- Stocks rise up to 10% in early trades
- Rothermeres’ offer conditional on the conclusion of certain transactions
- DMGT foresees a special dividend for the listing of Cazoo and the sale of RMS
July 12 (Reuters) – The founding family and main investor of the publisher of the British newspaper Daily Mail are considering privatizing the group in a $ 1.1 billion deal as part of a dismantling of the business.
The Daily Mail and General Trust (DMGT) (DMGOa.L) said the Rothermeres, who own 28% of the company, are willing to make a cash offer to buy the group, on condition that it sells its business of RMS insurance risk and that the online car seller Cazoo’s listing, which it partially owns, continues.
Shares of DMGT, which publishes the Daily Mail tabloid, The Mail on Sunday and MailOnline, climbed 10% to their highest level in more than two decades at the start of trading. They were up 3.3% to 1,074 pence at 12:40 GMT.
The Daily Mail was first published in 1896 by the ancestors of current DMGT chairman Jonathan Harmsworth, Viscount Rothermere.
The Mail has weathered the long-term decline in newspaper sales better than its competitors, overtaking Rupert Murdoch’s Sun to become the UK’s top-selling newspaper last year, and wielding political influence as a voice curator of the âmiddle of Englandâ.
The group’s website – MailOnline – is among the most visited English-language news sites in the world thanks to its celebrity-focused formula.
DMGT, which has shrunk in recent years to focus on its core news business, said on Monday it was in talks to sell RMS under a deal that could be finalized before the end of September. .
Without its stakes in Cazoo and RMS – which offers risk modeling for businesses – DMGT would include news publishing and its real estate events and information activities.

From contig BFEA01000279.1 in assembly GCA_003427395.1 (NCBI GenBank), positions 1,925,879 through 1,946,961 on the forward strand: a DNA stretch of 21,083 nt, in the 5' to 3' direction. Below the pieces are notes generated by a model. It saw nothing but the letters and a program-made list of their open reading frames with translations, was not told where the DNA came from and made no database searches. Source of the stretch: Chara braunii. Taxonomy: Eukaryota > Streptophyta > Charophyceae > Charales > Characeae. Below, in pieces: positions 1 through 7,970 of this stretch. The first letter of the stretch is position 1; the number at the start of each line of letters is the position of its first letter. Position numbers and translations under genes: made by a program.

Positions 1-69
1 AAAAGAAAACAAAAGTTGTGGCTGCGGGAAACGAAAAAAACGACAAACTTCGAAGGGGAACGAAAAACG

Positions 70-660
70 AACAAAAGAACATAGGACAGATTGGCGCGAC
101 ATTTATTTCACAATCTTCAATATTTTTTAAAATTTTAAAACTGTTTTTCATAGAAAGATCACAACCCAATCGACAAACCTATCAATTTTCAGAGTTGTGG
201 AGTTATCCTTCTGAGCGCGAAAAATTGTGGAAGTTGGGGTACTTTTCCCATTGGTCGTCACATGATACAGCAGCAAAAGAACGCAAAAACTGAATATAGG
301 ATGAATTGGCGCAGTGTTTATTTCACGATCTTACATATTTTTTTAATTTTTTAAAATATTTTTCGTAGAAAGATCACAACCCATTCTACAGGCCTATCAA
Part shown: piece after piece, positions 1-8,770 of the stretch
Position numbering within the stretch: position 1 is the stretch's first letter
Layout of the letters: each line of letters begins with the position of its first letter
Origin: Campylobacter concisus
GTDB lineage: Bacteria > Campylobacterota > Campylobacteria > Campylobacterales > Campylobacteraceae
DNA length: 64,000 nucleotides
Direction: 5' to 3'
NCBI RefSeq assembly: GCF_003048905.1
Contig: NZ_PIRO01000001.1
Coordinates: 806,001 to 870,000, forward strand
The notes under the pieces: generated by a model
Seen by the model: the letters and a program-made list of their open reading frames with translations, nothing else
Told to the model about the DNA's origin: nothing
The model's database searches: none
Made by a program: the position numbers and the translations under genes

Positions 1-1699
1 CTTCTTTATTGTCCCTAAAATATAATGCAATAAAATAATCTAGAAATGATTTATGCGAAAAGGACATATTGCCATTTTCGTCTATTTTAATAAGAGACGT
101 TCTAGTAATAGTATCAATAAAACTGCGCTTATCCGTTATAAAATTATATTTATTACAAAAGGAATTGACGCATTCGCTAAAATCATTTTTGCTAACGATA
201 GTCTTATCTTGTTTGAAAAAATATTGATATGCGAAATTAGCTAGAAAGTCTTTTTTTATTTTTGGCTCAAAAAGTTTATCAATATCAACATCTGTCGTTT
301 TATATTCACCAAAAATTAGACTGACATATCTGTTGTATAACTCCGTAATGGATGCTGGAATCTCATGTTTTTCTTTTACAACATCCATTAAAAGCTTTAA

DMGT has announced its intention to distribute the proceeds from a sale of RMS along with its cash and stake in a listed company Cazoo via a special dividend, with a cash component of around 610 pence.
The company’s stake in Cazoo could be worth $ 1.35 billion after the IPO, expected in the current quarter.
Subject to transactions, the Rothermeres are said to be willing to offer 251 pence for every DMGT share, DMGT said.
Berenberg analysts said the approximate value of the terms implied a per share value of 1,261 pence, a 21% premium over Friday’s closing price.
“The bonus does not represent a knockout offer, but given that the Rothermere holding company already controls the group, there are not really any other alternatives, and compared to the DMGT share price earlier in the year , this is obviously a very significant increase, âthey said.
“So it is unlikely that we will see a much more generous offer appearing elsewhere.”
DMGT’s liquidity was limited by its dual-share structure, with voting rights only granted to certain shares, which strengthened the family’s grip on the company.
Reporting by Muvija M and Pushkala Aripaka in Bengaluru and Paul Sandle in London; Editing by Rashmi Aich, Louise Heavens and Keith Weir
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